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Perils of Dominance: Imbalance of Power and the Road to War in Vietnam Hardcover – June 13, 2005

4.4 out of 5 stars 10 customer reviews

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Editorial Reviews

From Publishers Weekly

Decisive military superiority, not fear of a communist planet, steered the United States into the Southeast Asian debacle, argues Vietnam historian Porter in this provocative but scholarly work. This revisionist premise-which suggests that, in the '60s, the U.S. acted as the world's lone superpower in much the same fashion as it does today-upends traditional thinking on the war's major cause. Porter also contends that successive national security advisors were determined to press these advantages despite the reluctance of their commanders-in-chiefs. These fascinating assessments are intertwined with familiar themes, such as Eisenhower's determination to avoid sending troops to aid France in its last ditch attempt at Dien Bien Phu. Johnson's advisors' use of the domino theory, the belief that the fall of South Vietnam would unleash communism throughout the region, as a political tool to convince the president and the public to press forward with escalation is one of the book's more engrossing arguments. But Porter's belief that Johnson "was never held in thrall by any Cold War doctrine... to save South Vietnam" is curious in light of the above. It also ignores strong influences shaping his subsequent actions in Vietnam: the 1949 "loss of China" to communism and the resulting McCarthyite hysteria. Nevertheless, Porter's intriguing reinterpretation of Vietnam politics is certain to stoke debate among academics.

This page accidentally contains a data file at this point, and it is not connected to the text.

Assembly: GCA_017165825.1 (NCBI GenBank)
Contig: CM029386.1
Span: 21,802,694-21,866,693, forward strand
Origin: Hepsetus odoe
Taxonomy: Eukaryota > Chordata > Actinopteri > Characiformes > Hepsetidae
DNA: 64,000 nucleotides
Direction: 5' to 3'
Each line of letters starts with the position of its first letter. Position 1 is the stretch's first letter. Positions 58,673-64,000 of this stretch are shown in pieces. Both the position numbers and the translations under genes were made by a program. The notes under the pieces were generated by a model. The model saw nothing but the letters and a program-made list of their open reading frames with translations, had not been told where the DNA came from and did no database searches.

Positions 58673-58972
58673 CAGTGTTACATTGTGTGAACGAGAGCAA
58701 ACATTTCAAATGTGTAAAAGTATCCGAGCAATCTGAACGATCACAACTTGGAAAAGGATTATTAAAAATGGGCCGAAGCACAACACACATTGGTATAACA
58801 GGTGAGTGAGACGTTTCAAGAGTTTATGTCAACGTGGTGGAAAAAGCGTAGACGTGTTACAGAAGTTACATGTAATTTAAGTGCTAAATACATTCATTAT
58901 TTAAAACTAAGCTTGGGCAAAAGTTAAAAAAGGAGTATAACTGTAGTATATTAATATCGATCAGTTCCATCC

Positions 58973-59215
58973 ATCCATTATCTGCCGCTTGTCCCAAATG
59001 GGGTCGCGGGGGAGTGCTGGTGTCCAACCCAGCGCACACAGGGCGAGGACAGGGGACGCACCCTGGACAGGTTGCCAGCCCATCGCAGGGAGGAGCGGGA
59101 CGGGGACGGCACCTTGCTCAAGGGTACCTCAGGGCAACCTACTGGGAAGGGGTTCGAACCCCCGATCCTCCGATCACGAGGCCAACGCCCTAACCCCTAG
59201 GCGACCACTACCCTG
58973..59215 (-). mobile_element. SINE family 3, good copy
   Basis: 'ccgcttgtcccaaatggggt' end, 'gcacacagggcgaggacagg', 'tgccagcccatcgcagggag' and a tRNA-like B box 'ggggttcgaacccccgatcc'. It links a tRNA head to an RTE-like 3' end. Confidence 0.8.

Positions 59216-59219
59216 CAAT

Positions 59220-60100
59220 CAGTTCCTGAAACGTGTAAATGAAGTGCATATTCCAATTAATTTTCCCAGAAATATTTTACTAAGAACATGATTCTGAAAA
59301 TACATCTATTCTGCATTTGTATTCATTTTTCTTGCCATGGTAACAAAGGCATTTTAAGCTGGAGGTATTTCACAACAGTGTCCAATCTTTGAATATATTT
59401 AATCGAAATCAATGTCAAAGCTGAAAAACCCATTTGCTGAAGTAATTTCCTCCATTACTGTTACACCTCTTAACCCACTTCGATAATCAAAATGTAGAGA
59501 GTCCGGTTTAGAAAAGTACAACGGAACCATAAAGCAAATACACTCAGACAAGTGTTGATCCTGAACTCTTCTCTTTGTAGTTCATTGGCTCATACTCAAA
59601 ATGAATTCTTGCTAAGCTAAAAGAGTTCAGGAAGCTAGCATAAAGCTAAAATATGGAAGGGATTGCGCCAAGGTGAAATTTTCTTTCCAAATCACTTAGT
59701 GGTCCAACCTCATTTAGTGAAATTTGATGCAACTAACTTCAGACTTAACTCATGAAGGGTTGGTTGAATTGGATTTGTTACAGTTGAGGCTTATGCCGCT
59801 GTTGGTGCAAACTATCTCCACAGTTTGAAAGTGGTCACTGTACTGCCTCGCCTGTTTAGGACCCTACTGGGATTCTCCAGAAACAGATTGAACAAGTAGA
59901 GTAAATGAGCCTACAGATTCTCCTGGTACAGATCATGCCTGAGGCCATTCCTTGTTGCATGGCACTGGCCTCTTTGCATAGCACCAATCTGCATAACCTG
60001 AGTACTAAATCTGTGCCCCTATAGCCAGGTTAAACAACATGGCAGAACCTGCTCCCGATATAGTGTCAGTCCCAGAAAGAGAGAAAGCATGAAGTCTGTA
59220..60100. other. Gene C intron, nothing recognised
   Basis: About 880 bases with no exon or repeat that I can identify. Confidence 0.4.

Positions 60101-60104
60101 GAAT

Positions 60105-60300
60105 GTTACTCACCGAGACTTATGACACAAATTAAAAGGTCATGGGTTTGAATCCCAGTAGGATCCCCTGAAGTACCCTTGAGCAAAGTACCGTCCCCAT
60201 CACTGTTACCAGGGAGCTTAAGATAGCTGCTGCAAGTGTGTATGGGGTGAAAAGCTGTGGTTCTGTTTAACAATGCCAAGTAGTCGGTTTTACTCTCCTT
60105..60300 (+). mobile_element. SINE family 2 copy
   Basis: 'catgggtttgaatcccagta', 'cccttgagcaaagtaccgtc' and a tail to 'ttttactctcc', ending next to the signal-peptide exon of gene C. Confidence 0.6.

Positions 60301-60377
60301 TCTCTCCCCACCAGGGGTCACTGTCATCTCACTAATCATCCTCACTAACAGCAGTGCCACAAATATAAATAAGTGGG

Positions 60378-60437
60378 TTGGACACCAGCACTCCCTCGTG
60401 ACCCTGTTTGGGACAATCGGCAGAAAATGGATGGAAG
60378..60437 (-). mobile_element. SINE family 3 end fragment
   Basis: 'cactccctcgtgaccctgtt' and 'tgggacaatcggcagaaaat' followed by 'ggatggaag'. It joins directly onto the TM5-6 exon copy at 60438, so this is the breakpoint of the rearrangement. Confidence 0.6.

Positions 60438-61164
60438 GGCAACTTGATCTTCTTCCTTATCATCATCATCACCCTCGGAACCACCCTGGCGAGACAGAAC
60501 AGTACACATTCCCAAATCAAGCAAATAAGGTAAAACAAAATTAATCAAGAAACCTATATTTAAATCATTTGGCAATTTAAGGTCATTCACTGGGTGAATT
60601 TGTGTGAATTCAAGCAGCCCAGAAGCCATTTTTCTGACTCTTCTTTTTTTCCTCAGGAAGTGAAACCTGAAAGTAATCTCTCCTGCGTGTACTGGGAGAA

Copyright © Reed Business Information, a division of Reed Elsevier Inc. All rights reserved.


"This will be the most important contribution to our understanding of the war in Vietnam since the Pentagon Papers. I am not exaggerating or speaking for effect. Porter challenges - by and large successfully - most of the accepted views, especially on the importance of the domino theory, the belief that U. S. policy was driven by a perception of its weakness on the world scene, and the belligerence of Johnson and, to a lesser extent Kennedy." - Robert Jervis, author of American Foreign Policy in a New Era"

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Product Details

  • Hardcover: 421 pages
  • Publisher: University of California Press; First Edition edition (June 13, 2005)
  • Language: English
  • ISBN-10: 0520239482
  • ISBN-13: 978-0520239487
  • Product Dimensions: 9.3 x 6.3 x 1.2 inches
  • Shipping Weight: 1.4 pounds